In the early minutes of March 31, after mediating an eight-hour meeting between the ruling Georgian Dream and the opposition parties, Christian Danielsson, EU Council President Charles Michel’s Personal Envoy to mediate Georgia’s crisis, said he was “sad to report that none of the political parties could agree to this solution in whole.”
Danielsson publicized the document he proposed the parties for agreement. While the Georgian Dream and the opposition leaders traded accusations afterward over the failure to strike the deal, it seems the parties largely agreed on the electoral reform, judicial reform, and parliamentary power-sharing points. They failed, however, as expected, to reach a consensus over the release of alleged political prisoners and the issue of future elections.
The opposition’s key demand for snap elections – fiercely rejected by the GD government – was not reflected in the public document. It referred, however, to the prospect for the release and dropping charges against Nika Melia, top opposition leader, by initiating amnesty for June 2019 unrest participants. This passage did not include the release of Giorgi Rurua, pro-opposition Mtavari Arkhi TV shareholder, whom the opposition also regards as a political prisoner.
Danielsson is now expected to update President Michel about the development in the coming days, while it remains unclear whether the EU mediation efforts will continue.
“This is a solution that requires political courage and responsibility,” stated the EU diplomat. Below are the main takeaways of the text Danielsson put forward, that the parties rejected to fully endorse:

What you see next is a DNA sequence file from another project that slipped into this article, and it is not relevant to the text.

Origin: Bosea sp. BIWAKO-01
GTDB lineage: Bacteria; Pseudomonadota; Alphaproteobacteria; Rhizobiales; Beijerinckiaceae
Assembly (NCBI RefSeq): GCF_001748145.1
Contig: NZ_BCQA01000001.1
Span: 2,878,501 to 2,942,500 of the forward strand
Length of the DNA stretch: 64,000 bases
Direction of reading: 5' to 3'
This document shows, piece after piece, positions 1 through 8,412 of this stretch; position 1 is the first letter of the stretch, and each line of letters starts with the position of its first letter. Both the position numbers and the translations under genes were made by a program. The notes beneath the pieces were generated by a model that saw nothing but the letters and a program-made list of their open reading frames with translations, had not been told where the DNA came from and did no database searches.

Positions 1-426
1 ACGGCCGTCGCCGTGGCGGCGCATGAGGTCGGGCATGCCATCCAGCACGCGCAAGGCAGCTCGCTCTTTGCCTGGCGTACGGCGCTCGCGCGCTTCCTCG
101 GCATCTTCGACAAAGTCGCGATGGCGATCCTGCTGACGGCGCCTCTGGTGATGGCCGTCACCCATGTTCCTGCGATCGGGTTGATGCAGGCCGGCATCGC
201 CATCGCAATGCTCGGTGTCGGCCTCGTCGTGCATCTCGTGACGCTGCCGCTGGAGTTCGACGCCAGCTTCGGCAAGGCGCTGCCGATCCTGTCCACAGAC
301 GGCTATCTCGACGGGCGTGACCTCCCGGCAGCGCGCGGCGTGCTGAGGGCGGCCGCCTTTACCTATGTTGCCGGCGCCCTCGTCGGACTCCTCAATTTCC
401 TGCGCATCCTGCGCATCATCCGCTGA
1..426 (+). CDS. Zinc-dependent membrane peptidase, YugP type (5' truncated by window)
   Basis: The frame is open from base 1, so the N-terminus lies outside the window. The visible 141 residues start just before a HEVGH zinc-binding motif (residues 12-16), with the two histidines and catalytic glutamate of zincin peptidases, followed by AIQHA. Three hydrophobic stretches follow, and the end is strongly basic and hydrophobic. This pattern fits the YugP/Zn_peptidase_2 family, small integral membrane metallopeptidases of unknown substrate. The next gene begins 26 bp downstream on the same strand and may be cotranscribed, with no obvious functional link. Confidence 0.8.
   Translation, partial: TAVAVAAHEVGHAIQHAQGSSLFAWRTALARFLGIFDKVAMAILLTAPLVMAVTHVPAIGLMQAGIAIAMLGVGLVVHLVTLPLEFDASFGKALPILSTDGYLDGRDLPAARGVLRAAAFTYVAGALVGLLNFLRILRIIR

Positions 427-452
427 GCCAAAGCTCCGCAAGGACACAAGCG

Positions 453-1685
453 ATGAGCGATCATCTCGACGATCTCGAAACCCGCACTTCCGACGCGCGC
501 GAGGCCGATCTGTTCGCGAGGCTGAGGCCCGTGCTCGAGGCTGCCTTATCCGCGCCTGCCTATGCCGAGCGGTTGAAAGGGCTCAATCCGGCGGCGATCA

- Addressing perceptions of politicized justice
According to the text, “in order to implement this agreement, the signatories commit to addressing the two cases of perceived politicized justice.” In particular, the text speaks of initiating an amnesty law for all violations and convictions stemming from June 2019 protests. Parliament shall address “the perception of politicized justice through legislation and amending the Rules of Procedure as necessary, to require a higher than simple majority threshold for the lifting of parliamentary immunity,” the text reads.
- Ambitious electoral reform
According to Danielsson’s text, all future parliamentary elections shall be fully proportional. The next two parliamentary elections shall have a threshold between natural and 2%. The document requires parties to support the bill tabled in Parliament on 2 March, with the following amendments: with local elections to have a 4/1 ratio of proportional and majoritarian mandates for the 5 largest cities and 2/1 for all others; thresholds shall be 2.5% in Tbilisi and 3% everywhere else.
As for the Central Election Commission, the document reads the CEC shall have 8 professional members and 9 political party members. Professional members appointed by a two-thirds majority of the Parliament’s full composition. It says also that one of the political party members representing an opposition party shall be Deputy Chairperson.
Clear criteria for the recounts of ballots shall be defined, the text reads, adding that the automatic 10% recount of all precincts on a random basis remains.
- Rule of Law/Judicial Reform